Dear Times of India,
There are times when one should keep quiet. If most of the online world is lambasting you, even if you think you’re right it wouldn’t hurt to introspect a little and wonder why people are reacting the way they are. Your response to Deepika Padukone’s fuming tweet and post on Facebook against your article on her, or more specifically on her breasts, is both shocking and unexpected. You could have chosen to apologise. Or you could have chosen to keep quiet. But by doing neither and by misunderstanding the issue entirely, you’ve only dug yourself deeper into a hole.
You’ve started your article in Bombay Times (‘Dear Deepika, our point of view,’ Sept. 21) saying, “As one of the largest media houses in the world with interests in print, TV, radio and online, we approach each medium differently, as do our audiences. There isn’t a one-fits-all formula for either distributing or consuming content across various media.”
It’s true that across media houses each medium is approached differently but editorial values and ethics remain the same. There are still limits to what can be published online and what cannot. By merely brushing aside the problem by stating that “the online world… is chaotic and cluttered — and sensational headlines are far from uncommon,” you’re being unapologetic about your mistakes. ‘Yes, perhaps this may not be right but that’s how things are, so you must get used to it’ is the crux of your message. Indeed the online world is chaotic and cluttered but that should give you and every other media house more of a reason to be careful about the content being posted. Rather you shamelessly admit that you’re choosing to objectify a woman and be sensational.
It makes it worse that you are doing this — and being unrepentant about it — at a time when one of the biggest problems that plagues this country is its treatment of women. Sexist attitudes manifest themselves in different forms — leering, passing offensive remarks, gawking are all at one end of the continuum, crimes against women like rape are on the other end. You cannot cry yourself hoarse about the extreme form while believing it perfectly alright to engage in the more subtle ones. Did I hear you say hypocrisy?
You then ask: “Was Deepika’s hypocrisy for publicity?” Below the question (which you really seem to believe is not a question but the reason why the actor chose to lash out at you), you’ve printed a collage of photographs — photographs that show the actor’s breasts, her cleavage and her legs. The point you’re apparently trying to make here is that Deepika is consciously flaunting her body for photo shoots and other assignments, so why should she take offence when you’re so generously “complimenting” her?
No, TOI, there is a difference between zooming into a woman’s cleavage and making a story out of it with a headline that says “OMG! Deepika’s Cleavage Show” and posting pictures of her that she has posed for voluntarily. The first is a blatant invasion of privacy; the second is her choice. This is the same reason why Katrina Kaif was furious earlier when pictures of her in a bikini with Ranbir Kapoor in Spain were splashed across newspapers. It wasn’t the fact that she was in a bikini that angered her; it was that the pictures were taken and posted without her knowledge and permission. Consent or the lack of it is the issue you’re missing here.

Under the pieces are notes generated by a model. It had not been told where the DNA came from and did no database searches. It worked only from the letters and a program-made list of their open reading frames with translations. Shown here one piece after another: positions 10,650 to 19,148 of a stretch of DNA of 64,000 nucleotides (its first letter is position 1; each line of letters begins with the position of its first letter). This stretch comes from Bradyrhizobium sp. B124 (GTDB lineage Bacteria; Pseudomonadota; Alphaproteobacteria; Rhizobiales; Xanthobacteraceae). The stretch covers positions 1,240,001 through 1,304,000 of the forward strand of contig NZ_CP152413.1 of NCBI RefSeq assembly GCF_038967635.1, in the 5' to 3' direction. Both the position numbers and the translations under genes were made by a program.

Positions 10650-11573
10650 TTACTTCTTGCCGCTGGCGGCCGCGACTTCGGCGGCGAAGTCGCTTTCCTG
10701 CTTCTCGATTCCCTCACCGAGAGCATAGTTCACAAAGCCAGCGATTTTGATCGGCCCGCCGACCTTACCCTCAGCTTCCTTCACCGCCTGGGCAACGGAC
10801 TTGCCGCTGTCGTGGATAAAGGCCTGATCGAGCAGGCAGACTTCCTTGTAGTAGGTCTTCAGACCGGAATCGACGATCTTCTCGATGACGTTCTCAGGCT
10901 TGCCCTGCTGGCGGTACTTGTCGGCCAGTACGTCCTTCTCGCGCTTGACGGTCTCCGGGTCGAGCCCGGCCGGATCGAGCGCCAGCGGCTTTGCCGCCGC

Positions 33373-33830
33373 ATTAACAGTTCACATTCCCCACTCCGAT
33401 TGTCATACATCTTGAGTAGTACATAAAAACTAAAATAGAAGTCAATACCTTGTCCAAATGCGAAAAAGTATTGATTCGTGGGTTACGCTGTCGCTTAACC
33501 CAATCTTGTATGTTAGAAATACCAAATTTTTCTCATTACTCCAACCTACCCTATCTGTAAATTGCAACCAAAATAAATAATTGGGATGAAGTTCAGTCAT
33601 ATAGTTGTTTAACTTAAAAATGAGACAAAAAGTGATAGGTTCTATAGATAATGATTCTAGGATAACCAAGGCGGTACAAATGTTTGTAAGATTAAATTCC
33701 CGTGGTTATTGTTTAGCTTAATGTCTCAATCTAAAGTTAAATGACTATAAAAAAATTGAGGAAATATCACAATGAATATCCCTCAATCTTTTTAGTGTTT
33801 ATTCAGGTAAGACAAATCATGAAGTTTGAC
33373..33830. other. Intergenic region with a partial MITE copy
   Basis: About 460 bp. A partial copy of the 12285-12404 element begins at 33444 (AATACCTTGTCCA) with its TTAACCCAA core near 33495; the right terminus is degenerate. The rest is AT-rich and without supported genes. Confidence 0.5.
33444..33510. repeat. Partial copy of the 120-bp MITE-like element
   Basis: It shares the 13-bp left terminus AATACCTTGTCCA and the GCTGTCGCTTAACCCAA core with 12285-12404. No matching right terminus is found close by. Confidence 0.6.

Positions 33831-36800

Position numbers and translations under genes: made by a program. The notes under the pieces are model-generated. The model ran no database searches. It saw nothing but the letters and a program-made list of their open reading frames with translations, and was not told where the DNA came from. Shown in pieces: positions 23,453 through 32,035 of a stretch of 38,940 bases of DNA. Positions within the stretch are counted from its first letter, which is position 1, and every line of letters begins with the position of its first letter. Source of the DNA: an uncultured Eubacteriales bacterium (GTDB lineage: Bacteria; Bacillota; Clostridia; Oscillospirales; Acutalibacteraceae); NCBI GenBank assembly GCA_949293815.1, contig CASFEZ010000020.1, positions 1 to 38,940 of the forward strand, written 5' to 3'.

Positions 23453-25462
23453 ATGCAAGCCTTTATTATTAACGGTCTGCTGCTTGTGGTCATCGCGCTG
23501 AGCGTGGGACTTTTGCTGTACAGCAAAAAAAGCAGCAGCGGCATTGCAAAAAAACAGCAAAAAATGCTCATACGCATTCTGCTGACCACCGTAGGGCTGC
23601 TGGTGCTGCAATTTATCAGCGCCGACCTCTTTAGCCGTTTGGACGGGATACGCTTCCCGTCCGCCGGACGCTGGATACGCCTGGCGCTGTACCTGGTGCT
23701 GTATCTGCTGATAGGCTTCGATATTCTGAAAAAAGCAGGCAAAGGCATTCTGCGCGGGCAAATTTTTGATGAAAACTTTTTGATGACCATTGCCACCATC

Deepika’s body is her own — she can choose to do whatever she wants with it. By focussing solely on her body parts and commenting on them, you are doing exactly what women fight against everyday — objectification. Your response to her cleavage is no different from that guy on the street who whistles at a woman when she walks by — fully clothed or not — or the man on the bus who leers at a woman when her dupatta slips. What is the difference, really? They are zooming in with their eyes; you’re zooming in with your camera.
You also justify your act saying that men are objectified too. Shah Rukh Khan’s “8 pack” abs also evoke an ‘OMG!” response so what difference is there, you ask. That is not a great defence. Are you seriously saying “We objectify Shah Rukh too… we objectify everyone really… so what’s the fuss all about?”
Is Deepika doing this for publicity? I don’t know, but it can be safe to say that people are asking you the same question.
You don’t need a censor board TOI, but yes, perhaps a few editorial discussions before publishing such stories may not be a bad idea. It could save you all this outrage. Please understand that apart from ‘ownership’— the treatment of a person as an object owned by another — being a characteristic of objectification, ‘denial of subjectivity’ or the lack of consideration for the person’s feelings in question is another. The subject being discussed here was miffed with your post as well as initial response and made it abundantly clear that her subjectivity was denied. All you could have done was considered her response and feelings and apologised. Or really, just kept quiet.
Some peeved woman on a Sunday morning.